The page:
Colorado is debating new standards for nitrogen and phosphorus in wastewater streams to reduce nutrients in surface water ahead of a federal mandate.
Here’s a research paper on the problem from the Environmental Working Group (Olga V. Naidenko/Craig Cox/Nils Bruzelius). Here’s the executive summary:
Water that runs off fields treated with chemical fertilizers and manure is loaded with nitrogen and phosphorus, two potent pollutants that inevitably end up in rivers and lakes and set off a cascade of harmful consequences, contaminating the drinking water used by millions of Americans. Treating this water after the fact to clean up the contamination is increasingly expensive, difficult and, if current trends continue, ultimately unsustainable. The only solution that will preserve the clean, healthy and tasty drinking water that people expect is to tackle the problem at the source. This paper explains why.
Nitrate, the most common form of nitrogen in surface and groundwater, is directly toxic to human health. Infants who drink water with high nitrate levels can develop an acute, life-threatening blood disorder called blue baby syndrome. high nitrate levels in water can also affect thyroid function in adults and increase the risk of thyroid cancer.
Phosphorus stimulates explosive blooms of aquatic algae, including the especially dangerous cyanobacteria (blue-green algae) that produce toxins that can be deadly to pets, livestock, wildlife – and people. Toxins pro- duced by cyanobacteria can harm the nervous system, cause stomach and intestinal illness and kidney disease, trigger allergic responses and damage the liver. Even after a brief exposure, cyanobacterial toxins can cause skin rashes, eye irritation and breathing problems.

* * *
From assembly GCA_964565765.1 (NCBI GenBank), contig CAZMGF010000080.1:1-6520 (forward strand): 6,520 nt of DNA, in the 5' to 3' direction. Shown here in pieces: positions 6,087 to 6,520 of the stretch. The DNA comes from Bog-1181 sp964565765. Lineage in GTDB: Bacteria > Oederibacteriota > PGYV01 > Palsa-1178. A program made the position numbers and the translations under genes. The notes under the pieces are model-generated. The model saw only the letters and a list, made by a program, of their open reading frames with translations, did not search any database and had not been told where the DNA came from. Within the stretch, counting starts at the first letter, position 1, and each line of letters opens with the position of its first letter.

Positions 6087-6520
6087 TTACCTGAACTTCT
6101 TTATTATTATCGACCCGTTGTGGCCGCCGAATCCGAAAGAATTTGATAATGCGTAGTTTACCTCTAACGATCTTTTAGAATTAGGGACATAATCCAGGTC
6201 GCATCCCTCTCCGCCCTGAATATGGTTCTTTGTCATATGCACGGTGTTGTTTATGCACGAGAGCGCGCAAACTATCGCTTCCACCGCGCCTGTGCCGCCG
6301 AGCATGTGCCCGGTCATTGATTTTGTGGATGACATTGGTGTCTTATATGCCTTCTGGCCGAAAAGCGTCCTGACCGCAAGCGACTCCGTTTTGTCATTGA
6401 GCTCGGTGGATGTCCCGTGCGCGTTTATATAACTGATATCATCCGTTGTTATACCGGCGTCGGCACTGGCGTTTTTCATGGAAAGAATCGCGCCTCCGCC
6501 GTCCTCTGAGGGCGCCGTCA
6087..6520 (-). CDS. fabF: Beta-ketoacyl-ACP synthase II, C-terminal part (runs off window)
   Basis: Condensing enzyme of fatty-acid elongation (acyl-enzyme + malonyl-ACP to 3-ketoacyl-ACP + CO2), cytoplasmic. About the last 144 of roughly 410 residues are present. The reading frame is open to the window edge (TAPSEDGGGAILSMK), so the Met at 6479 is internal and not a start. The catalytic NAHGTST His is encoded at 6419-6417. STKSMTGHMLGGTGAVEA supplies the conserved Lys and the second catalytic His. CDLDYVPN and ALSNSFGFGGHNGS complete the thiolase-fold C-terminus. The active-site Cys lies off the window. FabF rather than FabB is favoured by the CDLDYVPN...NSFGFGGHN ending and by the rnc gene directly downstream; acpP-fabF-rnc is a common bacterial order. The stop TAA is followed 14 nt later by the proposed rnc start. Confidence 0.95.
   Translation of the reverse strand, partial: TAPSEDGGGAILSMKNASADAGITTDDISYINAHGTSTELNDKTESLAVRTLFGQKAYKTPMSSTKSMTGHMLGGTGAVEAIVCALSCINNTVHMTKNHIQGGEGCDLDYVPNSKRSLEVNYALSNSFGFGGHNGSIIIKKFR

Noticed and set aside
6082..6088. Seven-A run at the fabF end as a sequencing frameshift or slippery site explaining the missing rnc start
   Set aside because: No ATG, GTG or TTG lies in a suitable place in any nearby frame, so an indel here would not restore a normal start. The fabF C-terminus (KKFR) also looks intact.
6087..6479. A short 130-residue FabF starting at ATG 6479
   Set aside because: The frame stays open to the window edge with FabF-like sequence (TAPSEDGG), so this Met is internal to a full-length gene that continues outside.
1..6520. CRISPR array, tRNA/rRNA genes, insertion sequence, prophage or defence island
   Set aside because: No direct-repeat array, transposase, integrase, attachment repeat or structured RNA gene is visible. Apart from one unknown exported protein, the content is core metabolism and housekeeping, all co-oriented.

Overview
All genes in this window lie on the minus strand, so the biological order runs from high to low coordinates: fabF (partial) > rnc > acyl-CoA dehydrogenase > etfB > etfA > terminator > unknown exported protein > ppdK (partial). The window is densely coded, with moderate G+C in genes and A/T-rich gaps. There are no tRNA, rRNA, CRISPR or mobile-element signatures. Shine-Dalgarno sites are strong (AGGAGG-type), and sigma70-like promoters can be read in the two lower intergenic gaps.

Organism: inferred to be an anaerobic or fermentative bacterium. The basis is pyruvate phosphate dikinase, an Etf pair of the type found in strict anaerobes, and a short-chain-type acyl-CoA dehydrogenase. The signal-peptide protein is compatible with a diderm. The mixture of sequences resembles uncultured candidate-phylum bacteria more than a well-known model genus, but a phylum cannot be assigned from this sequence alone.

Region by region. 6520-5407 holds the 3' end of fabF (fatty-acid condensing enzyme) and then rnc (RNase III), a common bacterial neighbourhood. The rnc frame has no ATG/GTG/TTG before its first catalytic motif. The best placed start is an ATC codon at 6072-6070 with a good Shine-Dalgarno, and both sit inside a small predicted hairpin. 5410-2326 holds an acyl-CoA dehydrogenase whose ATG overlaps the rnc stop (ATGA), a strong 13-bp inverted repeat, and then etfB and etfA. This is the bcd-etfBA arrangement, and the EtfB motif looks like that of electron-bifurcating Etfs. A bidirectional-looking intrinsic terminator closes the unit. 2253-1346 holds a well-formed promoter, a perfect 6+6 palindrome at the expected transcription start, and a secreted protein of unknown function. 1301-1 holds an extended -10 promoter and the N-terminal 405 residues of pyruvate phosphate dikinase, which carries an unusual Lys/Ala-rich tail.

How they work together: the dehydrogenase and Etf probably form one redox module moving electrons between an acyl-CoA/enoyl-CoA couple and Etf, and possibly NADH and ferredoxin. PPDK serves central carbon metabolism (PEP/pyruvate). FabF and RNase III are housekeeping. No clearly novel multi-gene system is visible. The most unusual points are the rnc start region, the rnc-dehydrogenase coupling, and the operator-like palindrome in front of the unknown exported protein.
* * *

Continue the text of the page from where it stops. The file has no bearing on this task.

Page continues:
The cascade continues when utilities try to combat these and other threats by treating drinking water with chemical disinfectants such as chlorine. Treating algal contamination this way gives rise to carcinogenic disinfection byproducts, whose levels typically spike during the summer months – when algae blooms peak. Commonly used measures to reduce algal contamination add hundreds of thousands of dollars annually to water utilities’ treatment costs. Algae can also give tap water an unpleasant taste and smell, a recurrent annoyance for agricultural areas and the water utilities that serve them.
This report focused on four states in the core of the Midwestern corn belt – Illinois, Iowa, Minnesota and Wisconsin. Nutrient overload in surface and groundwater is a significant water quality problem for these states, making nitrate and phosphorus levels higher and algal blooms more frequent compared to national averages.
To tackle polluted source water, water utilities in the region are often forced to install expensive treatment plants that can cost millions to install and operate. USDA economists estimate that removing nitrate alone from drinking water costs more than $4.8 billion a year. The cost of dealing with algal blooms is particularly daunting. The total capital cost of water treatment that would address cyanobacterial blooms and cyanotoxins, can range between $12 million and $56 million for a town of 100,000 people.
The only true solution is to confront the issue upstream, at the point where pollution – much of it from farms – first flows into America’s precious surface water and groundwater. This year’s debate over renewing the federal farm bill is a referendum on America’s commitment to protecting our drinking water supplies at the source.